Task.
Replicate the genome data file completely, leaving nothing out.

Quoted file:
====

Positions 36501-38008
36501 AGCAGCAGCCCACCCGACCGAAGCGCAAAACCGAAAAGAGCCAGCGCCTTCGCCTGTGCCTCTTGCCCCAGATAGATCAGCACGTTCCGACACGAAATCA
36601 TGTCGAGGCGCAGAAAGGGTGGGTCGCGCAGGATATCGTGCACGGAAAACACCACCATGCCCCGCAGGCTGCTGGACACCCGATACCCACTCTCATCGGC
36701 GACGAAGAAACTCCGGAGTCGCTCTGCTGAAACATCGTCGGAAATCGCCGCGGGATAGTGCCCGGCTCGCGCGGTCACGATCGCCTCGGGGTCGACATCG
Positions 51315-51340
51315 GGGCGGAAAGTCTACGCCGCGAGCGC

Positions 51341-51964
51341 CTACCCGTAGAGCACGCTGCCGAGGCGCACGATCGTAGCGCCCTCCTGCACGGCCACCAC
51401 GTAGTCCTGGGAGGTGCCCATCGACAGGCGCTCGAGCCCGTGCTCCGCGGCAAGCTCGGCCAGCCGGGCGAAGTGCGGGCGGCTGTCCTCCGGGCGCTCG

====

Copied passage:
Positions 36501-38008
36501 AGCAGCAGCCCACCCGACCGAAGCGCAAAACCGAAAAGAGCCAGCGCCTTCGCCTGTGCCTCTTGCCCCAGATAGATCAGCACGTTCCGACACGAAATCA
36601 TGTCGAGGCGCAGAAAGGGTGGGTCGCGCAGGATATCGTGCACGGAAAACACCACCATGCCCCGCAGGCTGCTGGACACCCGATACCCACTCTCATCGGC
36701 GACGAAGAAACTCCGGAGTCGCTCTGCTGAAACATCGTCGGAAATCGCCGCGGGATAGTGCCCGGCTCGCGCGGTCACGATCGCCTCGGGGTCGACATCG
Positions 51315-51340
51315 GGGCGGAAAGTCTACGCCGCGAGCGC

Positions 51341-51964
51341 CTACCCGTAGAGCACGCTGCCGAGGCGCACGATCGTAGCGCCCTCCTGCACGGCCACCAC
51401 GTAGTCCTGGGAGGTGCCCATCGACAGGCGCTCGAGCCCGTGCTCCGCGGCAAGCTCGGCCAGCCGGGCGAAGTGCGGGCGGCTGTCCTCCGGGCGCTCG